The Bureau of Cultural Heritage and the Council of Indigenous Peoples held a press conference on Feb. 8 to launch a new book entitled “Lmuhuw Dictionary —A Glossary of an Atayal Oral Tradition (1).” The publication of this book represents years of hard work by cultural historians, artists, and tribal elders to preserve the oral traditions of the Atayal people.
In 2012, the Bureau of Cultural Heritage commissioned Watan Tanga to serve as a custodian of lmuhuw – the important traditional art of Atayal epic chant-song – and he began the four-year task of studying and collecting in the following year. The book is the result of the joint labor of Watan Tanga and his team of six artists (Batu Watan, Tasaw Watan, Atung Yupas, Yuhaw Piho, Pagung Tomi, and Zheng Guangbo) and 19 local Atayal elders with a deep knowledge of tribal traditions.
The “Lmuhuw Dictionary” contains examples and explanations, guided readings, 200 vocabulary entries and definitions, example sentences, regional usages, introduction to the tribal communities of the book’s writers and reporters, and a parallel corpus in both Atayal and Chinese. The resulting publication is the first specialist glossary focused on the lmuhuw culture.
Historically the Atayal had no writing system, and so community rules, tribal history, and culture all relied on oral transmission, especially through stories or songs. In 2011, heritage expert Wu Rung-shun (吳榮順) led the “Intangible Cultural Heritage — Atayal Oral Tradition and Chant-Song Cultural Heritage Survey and Collection Project” to explore lmuhuw (defined as “oral tradition and epic chant-song”). The Atayal tradition has been compared to the Hudhud Chants of the Ifugao, a Philippine element of the UNESCO Representative List of the Intangible Cultural Heritage of Humanity.
In Atayal, lmuhuw means “to thread a needle,” and is used to represent a particular way of speaking – unlike the usual plain and direct way of speaking one employs in daily life, in particular circumstances and with particular audiences, one must lmamu (“select” or “pick”) the appropriate words to weave a narrative. Such nimble and improvisational use of language is not only a deeply internalized part of Atayal culture, but also a valuable part of Taiwan’s intangible heritage.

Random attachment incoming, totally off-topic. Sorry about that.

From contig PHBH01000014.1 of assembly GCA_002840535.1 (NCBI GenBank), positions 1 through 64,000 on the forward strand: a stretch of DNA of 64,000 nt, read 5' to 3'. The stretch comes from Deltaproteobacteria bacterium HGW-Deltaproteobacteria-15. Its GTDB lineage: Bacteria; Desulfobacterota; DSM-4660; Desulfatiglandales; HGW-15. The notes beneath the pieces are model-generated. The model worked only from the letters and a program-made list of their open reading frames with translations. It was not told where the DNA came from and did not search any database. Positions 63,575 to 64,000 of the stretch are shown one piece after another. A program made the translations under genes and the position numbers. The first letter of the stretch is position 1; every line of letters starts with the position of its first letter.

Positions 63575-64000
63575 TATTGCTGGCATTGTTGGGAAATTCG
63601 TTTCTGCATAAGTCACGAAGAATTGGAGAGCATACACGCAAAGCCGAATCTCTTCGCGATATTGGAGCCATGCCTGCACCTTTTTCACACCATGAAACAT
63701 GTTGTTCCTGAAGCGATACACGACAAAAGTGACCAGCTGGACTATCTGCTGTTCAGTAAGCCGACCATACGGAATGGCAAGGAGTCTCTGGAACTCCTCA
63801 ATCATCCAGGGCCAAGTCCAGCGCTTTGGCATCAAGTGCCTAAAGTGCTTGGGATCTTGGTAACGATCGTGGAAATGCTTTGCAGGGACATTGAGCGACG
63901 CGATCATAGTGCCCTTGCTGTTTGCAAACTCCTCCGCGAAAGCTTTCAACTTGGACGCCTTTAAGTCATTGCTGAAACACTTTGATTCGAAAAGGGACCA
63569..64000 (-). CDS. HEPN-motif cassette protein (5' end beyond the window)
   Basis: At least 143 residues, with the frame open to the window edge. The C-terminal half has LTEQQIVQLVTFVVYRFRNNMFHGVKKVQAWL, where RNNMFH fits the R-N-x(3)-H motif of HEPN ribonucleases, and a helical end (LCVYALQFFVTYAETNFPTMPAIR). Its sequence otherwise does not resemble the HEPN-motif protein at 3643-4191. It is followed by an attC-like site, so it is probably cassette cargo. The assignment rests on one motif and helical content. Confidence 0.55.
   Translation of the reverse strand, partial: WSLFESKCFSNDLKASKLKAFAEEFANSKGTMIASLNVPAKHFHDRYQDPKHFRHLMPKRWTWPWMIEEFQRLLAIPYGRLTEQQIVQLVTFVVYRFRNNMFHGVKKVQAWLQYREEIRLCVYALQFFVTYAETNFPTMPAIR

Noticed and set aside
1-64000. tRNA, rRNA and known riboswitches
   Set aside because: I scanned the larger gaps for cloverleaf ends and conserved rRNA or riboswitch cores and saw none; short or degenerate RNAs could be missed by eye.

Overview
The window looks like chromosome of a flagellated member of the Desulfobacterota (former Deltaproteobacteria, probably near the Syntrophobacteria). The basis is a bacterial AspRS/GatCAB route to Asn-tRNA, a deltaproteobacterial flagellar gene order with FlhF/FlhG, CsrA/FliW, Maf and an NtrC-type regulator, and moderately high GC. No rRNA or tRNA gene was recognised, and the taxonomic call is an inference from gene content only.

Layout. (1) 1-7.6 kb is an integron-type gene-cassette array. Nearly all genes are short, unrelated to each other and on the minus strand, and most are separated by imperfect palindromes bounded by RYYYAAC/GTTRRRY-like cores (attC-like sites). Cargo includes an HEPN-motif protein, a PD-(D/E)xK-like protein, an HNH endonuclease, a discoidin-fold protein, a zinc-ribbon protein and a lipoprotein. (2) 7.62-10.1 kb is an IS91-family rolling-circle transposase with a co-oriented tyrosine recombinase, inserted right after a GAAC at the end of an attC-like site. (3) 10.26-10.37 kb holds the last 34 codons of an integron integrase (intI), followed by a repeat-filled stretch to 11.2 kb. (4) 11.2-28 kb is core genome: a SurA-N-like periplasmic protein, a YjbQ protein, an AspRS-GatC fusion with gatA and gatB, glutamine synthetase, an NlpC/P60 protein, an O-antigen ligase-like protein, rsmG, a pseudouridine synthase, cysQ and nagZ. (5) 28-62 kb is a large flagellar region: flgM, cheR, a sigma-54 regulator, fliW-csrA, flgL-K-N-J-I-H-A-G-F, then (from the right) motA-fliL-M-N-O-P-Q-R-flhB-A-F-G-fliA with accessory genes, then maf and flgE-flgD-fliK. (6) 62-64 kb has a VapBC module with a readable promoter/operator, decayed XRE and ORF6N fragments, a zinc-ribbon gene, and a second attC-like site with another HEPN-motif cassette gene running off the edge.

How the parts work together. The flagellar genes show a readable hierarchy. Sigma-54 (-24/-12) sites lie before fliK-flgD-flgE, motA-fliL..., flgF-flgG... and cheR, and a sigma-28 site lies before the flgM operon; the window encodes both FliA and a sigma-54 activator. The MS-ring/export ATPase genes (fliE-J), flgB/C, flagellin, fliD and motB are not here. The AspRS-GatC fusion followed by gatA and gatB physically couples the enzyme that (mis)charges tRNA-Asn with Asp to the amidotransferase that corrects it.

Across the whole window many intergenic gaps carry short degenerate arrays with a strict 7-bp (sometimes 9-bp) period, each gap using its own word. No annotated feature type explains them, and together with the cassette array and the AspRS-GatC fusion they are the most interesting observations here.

This glossary not only helps elders of the tribe preserve orally transmitted information that can be difficult for modern Atayal members to find, it also provides a valuable collection of cultural information, from migration routes and personal names to the origins and distribution of tribal villages. It is a reference book that reconstructs Atayal historical memories, preserves concrete and crucial records of chant-song lmuhuw, and pays tribute the tribe’s unique culture.
In July 2016, Taiwan’s Cultural Heritage Preservation Act was amended to include oral tradition, and “Lmuhuw Dictionary — A Glossary of an Atayal Oral Tradition (1)” is a tentative first step toward highlighting the distinctive cultural heritage of Taiwan’s indigenous peoples.
- Taiwan drafts strategies for intangible heritage preservation
- NTM launches Indigenous Artifact Survey & Conservation Project
- Draft national languages act passes Executive Yuan review